The researchers then analyzed tumor specimens taken before and after cetuximab treatment, from two CRC patients who developed clinical cetuximab resistance. In both cases there were substantially more ERBB2-amplified tumor cells in posttreatment tumors than in pretreatment tumors.
Circulating serum levels of the ERBB2/HER2 extracellular domain were then measured in another nine patients. Two patients who had previously had a partial response to cetuximab-based therapy demonstrated much higher serum HER2 ECD levels at the time of disease progression than before treatment.
The team subsequently looked at the relationship between heregulin and de novo cetuximab resistance in 70 cetuximab-treated CRC patients. Although plasma heregulin concentrations varied widely, they were consistently lower in patients who had a partial response (PR) to cetuximab-based therapy than in those who had either stable disease (SD) or progressive disease, even among patients specifically with KRAS wild-type cancers.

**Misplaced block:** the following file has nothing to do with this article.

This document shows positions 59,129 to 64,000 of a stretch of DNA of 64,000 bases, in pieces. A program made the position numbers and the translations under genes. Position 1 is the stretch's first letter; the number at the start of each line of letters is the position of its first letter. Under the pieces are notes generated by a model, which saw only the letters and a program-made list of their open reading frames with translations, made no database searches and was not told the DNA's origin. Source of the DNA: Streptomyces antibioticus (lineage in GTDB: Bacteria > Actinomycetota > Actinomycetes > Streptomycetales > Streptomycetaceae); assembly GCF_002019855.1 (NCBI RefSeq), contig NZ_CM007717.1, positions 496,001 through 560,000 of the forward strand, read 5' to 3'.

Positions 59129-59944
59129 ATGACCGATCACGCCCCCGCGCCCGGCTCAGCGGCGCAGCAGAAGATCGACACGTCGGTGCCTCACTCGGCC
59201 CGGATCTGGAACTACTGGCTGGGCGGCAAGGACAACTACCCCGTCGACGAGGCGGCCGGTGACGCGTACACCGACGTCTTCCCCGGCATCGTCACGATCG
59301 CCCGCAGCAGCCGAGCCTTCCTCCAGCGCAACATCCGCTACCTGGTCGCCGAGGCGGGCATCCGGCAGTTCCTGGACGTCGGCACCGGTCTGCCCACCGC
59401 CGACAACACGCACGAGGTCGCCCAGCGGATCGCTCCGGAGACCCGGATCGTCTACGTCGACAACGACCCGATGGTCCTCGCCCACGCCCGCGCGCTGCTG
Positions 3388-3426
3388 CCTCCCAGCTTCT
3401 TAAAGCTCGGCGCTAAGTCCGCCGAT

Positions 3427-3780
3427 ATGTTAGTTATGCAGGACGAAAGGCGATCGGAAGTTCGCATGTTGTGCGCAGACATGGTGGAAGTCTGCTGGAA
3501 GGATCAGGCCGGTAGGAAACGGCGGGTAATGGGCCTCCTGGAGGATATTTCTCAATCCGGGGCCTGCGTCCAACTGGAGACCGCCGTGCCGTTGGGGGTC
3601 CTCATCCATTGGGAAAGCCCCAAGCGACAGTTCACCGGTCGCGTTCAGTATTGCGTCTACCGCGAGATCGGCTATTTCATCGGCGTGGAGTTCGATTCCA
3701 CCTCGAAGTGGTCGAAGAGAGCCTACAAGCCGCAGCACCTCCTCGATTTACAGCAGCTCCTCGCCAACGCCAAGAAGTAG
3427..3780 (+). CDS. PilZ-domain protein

They separately isolated RNA from pretreatment tumors from 44 of the 70 CRC patients and correlated heregulin concentration with cetuximab efficacy. This confirmed that patients achieving a PR had significantly lower levels of tumor heregulin expression compared with those with SD or PD, irrespective of KRAS status. The group of patients with low heregulin expression in addition had significantly longer PFS and overall survival than the cohort with high heregulin expression when treated with cetuximab.
The results were similar in patients who acquired cetuximab resistance. Serum heregulin levels were evaluated in seven patients who initially achieved a PR with cetuximab-based therapy but subsequently developed resistance. For each individual, plasma heregulin concentrations were significantly higher after cetuximab therapy than before the treatment was started.